So sign up for our Deal Desk at NAPE and check out the context of the hot deal that you’ve just seen—review type curves, water cuts, cum water, drilling activity, leasing opportunities…or walk through evaluation workflows on operators like Bonanza in the DJ Basin or Alta Mesa Holdings in the STACK.
If you wish to meet with our executive team to learn how to leverage DI’s enterprise value for your organization, sign up here.
We’re looking forward to meeting you at NAPE!!
Those of us who have focused our professional skills on domestic US oil and gas exploration and production sometimes lose sight of how actively international oil and gas concessions/properties/interest are trading hands.
Below is a quick collage of international assets transactions
Collage of international assets transactions
Since 1/1/2013 there have been 8677 asset transactions worldwide in which a working interest/participation did/would have changed hands. Since only 6% of these were cancelled, it’s fair to assume that the international oil and gas asset
market is active and reasonably healthy.
With about 6 more weeks left in this year, with no new deals 2017 will close out at the second highest level of ownership deal flow (transactions + pending deals) since 2013.
Graph of international asset transactions by year
We would expect the pace of international asset transactions to maintain this momentum as oil and gas pricing stays relatively stable (or increases) and especially if petroleum ministries (national and provincial) begin to incentivize investment of exploration and development CAPEX.
The largest transaction by acreage amount was Petronas’ 5/20/2014 purchase of STR Projetos e Participacoes Ltda’ 37.5% interest in lightly drilled Blocks 9 and 11… located NNW of Malakal and including Khartoum.., South Sudan [total acreage =68.8 million acres, or a piece of land measuring about 330 x 330 miles.
That’s a big chunk of territory.
Map of Petronas’ interest in Blocks 9 and 11
For perspective, this block of acreage would contain the entirety of the Permian Basin.
Map of the Permian for comparison
This transaction dwarfs any of the other 26 Petronas interest purchases ….they
must have seen a lot of East African Rift potential here, since only 6 wells have been drilled in the blocks, all of them are dry holes, and just one well had oil shows.
More recently, INEOS was very active in 2017, transacting for approximately 740,000 acres of mostly gas/gas & oil reserves.
Map of INEOS activity 1
Map of INEOS activity 2
INEOS’ gross 3,878,000 acre position (all years) is all European and is highly concentrated in the UK, and represents participation interests ranging from 10% to 50%. About 2/3 of the acquired interests are offshore,
Chart of INEOS acreage by country
There appears to be little correlation between acreage block size and % interest purchased, so it looks like INEOS is making very focused acquisitions.
Chart comparing Interest Purchased to Area ONSHORE
Chart comparing Interest Purchased to Area OFFSHORE
Our International subscribers can use all the information in Asset Allocations to
determine the patterns of buyers and sellers, and use the Block Card to assess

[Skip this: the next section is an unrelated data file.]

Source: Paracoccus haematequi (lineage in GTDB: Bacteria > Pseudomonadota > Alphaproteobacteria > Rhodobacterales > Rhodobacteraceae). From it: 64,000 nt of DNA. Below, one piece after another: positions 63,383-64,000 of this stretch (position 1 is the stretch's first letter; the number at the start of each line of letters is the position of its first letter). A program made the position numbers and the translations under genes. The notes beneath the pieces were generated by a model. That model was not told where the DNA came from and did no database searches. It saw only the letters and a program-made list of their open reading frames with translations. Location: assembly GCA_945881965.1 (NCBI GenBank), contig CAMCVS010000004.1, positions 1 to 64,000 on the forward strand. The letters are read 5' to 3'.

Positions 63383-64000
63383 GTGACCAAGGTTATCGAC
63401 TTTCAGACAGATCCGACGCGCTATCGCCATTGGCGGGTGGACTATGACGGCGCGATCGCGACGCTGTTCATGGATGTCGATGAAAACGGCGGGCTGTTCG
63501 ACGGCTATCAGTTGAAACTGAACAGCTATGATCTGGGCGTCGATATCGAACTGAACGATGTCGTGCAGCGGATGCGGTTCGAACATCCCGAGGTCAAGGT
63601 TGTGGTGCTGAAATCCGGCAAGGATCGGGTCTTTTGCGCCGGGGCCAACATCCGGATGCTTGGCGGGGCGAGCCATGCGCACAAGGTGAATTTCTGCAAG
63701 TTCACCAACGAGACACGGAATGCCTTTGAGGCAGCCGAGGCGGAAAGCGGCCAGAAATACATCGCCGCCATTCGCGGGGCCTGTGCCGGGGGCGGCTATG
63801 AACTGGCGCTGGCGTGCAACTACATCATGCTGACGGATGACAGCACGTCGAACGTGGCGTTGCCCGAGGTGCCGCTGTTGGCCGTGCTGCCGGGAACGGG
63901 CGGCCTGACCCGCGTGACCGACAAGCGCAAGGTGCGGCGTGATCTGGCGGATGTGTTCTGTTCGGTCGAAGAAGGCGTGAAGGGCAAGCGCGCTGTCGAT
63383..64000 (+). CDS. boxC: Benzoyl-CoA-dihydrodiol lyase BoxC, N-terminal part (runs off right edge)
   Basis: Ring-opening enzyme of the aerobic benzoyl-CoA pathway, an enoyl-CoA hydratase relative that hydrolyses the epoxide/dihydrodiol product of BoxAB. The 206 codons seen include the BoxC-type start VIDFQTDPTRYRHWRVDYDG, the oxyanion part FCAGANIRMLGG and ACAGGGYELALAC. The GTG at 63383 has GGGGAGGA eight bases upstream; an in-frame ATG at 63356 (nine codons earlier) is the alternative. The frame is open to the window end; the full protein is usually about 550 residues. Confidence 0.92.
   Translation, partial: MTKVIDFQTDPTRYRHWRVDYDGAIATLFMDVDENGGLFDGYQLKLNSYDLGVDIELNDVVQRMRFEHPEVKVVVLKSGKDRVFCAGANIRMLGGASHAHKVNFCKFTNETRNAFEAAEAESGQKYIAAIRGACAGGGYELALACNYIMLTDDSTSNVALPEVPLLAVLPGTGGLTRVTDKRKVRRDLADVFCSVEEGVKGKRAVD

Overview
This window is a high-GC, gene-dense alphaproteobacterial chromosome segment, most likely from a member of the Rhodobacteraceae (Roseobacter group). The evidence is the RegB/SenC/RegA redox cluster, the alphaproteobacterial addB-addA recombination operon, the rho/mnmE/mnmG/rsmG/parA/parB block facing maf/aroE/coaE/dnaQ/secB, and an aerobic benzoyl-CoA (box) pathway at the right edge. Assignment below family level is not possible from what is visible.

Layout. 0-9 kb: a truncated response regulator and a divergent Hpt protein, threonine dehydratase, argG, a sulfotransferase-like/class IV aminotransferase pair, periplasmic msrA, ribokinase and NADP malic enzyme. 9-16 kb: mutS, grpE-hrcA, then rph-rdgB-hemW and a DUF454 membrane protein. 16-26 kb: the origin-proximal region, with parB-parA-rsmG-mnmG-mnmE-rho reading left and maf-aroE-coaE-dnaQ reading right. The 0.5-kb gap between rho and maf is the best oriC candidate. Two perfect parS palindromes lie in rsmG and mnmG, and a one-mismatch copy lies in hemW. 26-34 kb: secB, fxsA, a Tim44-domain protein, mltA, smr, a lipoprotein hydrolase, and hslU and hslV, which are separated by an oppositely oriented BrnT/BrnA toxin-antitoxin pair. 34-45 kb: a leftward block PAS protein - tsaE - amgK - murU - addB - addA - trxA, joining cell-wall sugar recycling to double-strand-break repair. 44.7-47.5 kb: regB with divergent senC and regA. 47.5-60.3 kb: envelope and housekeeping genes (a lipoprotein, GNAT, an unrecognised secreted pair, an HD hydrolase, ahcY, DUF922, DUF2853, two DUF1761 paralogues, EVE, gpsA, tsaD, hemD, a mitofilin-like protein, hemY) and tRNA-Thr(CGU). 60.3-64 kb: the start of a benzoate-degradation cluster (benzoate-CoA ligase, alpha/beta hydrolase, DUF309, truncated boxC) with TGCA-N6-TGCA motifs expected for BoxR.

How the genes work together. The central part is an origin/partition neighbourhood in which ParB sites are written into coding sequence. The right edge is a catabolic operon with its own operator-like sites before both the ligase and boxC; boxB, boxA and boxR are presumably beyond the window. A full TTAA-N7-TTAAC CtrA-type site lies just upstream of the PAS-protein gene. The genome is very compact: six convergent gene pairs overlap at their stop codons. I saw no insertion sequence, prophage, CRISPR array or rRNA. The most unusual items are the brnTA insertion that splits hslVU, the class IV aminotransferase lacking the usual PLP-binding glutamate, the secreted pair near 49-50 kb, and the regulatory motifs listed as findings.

where buyers and sellers have other country assets that you should know about.
Example of a Block Card in the DI International Web App
Everyone follows US rig counts — it’s the most widely used 50,000’ proxy for gauging the health of the upstream oil and gas industry.
However, domestic observers need to realize that the industry has a vibrant international component that most analysts don’t pay attention to – most likely because most international exploration is still conventional in nature and project lead times and time to first oil is long.
Getting a sense of where international operators will be deploying their exploration and development capital is critical in assessing how to model, very roughly, potential additions to world reserves.
And knowing when they plan to do this allows us to leverage political perspectives into the mix.
Are wells planned to be drilled in politically stable or militarily fraught areas?
Are they timed to potentially avoid either national political crosscurrents or trending economic forces?
For example, the map below implies that exploration drilling on or close to Australia will not occur until the end of 2017 or later 2018, whereas there is a lot planned exploration activity in South America slated for the latter part of this year.
European exploration also looks to be concentrated towards Q#,Q4 2017, whereas West African planned wells are scheduled pretty evenly across the remainder of 2017 and into later 2018 (except for offshore Namibia)
Interestingly –in this search which was constrained from9/01/2017-12/31/2018—nearly 85% of the wells are classified as exploration, NOT development wells.
Intensifying exploration activity in Bolivia and offshore Brazil in Q3,4 and Q1,Q2 2018 would point to added interest in subsalt opportunities in Brazil and interest in the deeper section in Bolivia’s Andes foothills, going to 6100 est PTD in Pulspetrol Bolivia Corp SA’s Tajibo Sur X-2— nearly 3500m deeper than previous on trend wells.
Having a better understanding of the timing of potential new reserves additions is key to understanding how new reserves additions may match up—or not—with new global demand for oil and gas.